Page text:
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Why would Johnson be so eager to move the 26-year-old Dykstra? Because Johnson was no longer concerned about developing players. He had become a different manager ever since Cashen nearly fired him after the 1987 season—the two had clashed over personnel moves—even though the Mets won 92 games while their pitchers spent a combined 457 days on the disabled list.
"I thought I had a hell of a year managing," Johnson says of that second-place finish. "And then I had that problem with Frank. That told me they had taken the attitude, 'We have to win every year. We're great.' Now I'm thinking, Jeez, no matter what I've done before, that don't mean diddly-squat. So any time a trade came along that could make the ball club better immediately, I was for it. I could be gone at any moment.
"Sometimes you've got to take a step back to go forward," Johnson says. "The plan had been to eventually trade Mookie and give the job to Lenny. He'd struggle for a while, and the team wouldn't be as good without Mookie, but we'd be better off down the road. We stopped worrying about that. I'm as guilty as anybody."
McIlvaine made the trade the day after running it past Johnson and after Cashen—much to his subsequent regret—endorsed it. There was one unmentioned element that clinched the deal. Samuel was Latin. "We were desperate to have a Latin on the team," says one Met official, "especially with the great Latin American population in the city. We thought New York would love him."
Problem was, Samuel hated New York and was even less comfortable in center-field. Since trading Dykstra and then Wilson (for Jeff Musselman) six weeks later, the Mets have auditioned 17 players in centerfield, and none has held the job for a full season.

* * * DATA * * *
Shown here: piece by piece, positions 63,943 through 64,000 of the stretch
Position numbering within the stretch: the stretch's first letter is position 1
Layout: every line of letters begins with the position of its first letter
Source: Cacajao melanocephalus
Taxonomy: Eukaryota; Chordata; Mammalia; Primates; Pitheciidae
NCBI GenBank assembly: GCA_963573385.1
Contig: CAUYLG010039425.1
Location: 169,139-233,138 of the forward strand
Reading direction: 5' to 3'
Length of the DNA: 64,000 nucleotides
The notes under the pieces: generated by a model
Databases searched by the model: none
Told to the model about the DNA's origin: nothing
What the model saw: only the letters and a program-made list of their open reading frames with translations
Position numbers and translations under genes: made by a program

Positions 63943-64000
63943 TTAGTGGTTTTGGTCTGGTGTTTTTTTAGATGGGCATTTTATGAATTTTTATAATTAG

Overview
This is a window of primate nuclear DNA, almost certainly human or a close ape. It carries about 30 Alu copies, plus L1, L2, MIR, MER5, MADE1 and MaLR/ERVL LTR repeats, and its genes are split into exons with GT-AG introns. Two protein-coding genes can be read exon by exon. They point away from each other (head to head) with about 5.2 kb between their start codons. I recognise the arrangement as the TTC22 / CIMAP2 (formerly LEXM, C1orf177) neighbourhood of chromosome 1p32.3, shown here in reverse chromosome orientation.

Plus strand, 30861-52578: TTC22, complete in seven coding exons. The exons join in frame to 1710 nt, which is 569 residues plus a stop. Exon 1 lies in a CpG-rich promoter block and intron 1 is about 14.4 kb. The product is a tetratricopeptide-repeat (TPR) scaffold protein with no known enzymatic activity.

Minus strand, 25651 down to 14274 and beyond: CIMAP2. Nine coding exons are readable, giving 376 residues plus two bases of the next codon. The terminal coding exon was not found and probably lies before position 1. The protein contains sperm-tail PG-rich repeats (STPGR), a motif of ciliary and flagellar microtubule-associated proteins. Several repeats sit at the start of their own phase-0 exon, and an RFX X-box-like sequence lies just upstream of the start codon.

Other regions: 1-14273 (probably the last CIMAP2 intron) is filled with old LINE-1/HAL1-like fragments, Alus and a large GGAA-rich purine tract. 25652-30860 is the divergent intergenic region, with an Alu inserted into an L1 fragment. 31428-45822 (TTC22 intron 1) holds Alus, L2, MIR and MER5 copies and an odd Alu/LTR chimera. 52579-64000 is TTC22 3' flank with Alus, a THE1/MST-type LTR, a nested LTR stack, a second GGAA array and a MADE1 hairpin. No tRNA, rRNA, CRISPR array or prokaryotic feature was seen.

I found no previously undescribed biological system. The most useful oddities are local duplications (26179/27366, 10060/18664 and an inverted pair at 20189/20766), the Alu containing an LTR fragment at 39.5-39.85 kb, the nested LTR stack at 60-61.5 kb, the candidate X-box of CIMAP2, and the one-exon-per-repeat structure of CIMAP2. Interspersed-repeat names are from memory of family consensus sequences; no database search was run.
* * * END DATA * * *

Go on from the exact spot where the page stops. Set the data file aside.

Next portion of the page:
By July 31, 1989, the Mets were seven games out. They panicked again. McIlvaine traded Aguilera, Tapani, West and two lesser pitching prospects to the Minnesota Twins for Viola. Again Cashen would come to regret his endorsement.
With McIlvaine as director of scouting in the early '80s, the Mets built the foundation for their winning teams from a superlative farm system. A snapshot of their minor league system at the start of the '83 season included Aguilera, Dykstra, Gooden, Magadan, McDowell, Mitchell, Myers, Strawberry, Mark Carreon, Ron Darling, Tim Leary, Randy Milligan, Greg Olson, Calvin Schiraldi, Walt Terrell and other future big leaguers. Since the time Scioscia hit that home run off Gooden (and as McIlvaine had become more involved on the major league level), the Mets have not had a single player in their system who has 100 hits in a big league season and only one pitcher who has won as many as 10 games in a given year. That pitcher, Tapani, has done so four times—for Minnesota.
"I didn't want to give up Aguilera," McIlvaine says. "He was just getting comfortable closing games. West had a good arm, but I knew he didn't have what it takes inside. Tapani is the one who surprised me. I thought he was a five-inning starting pitcher who couldn't go two days in a row if you put him in the bullpen."
The Mets' farm system was drying up, and here was McIlvaine squandering what little was left. "This one," he said at the time, "could backfire right in my face if Viola doesn't perform up to expectations." The Mets made up just one game on the first-place Cubs after the trade, with Viola going 5-5. He spent two more years in New York—going 38-32 overall, including a combined 13-20 in August, September and October—before leaving as a free agent. "That's the kind of thinking," Wilpon says of the shortsighted trade, "that doesn't work out. Frank never worked out, to put us over the top."
Viola was tormented by the carousel of grotesque fielders the Mets annually put on display. "I'm not surprised to see what's happened to the Mets," says Viola, who bolted after the 1991 season to sign with the Boston Red Sox. "I saw it coming. What happened is they had too many people out of position. And I mean starting from the front office on down."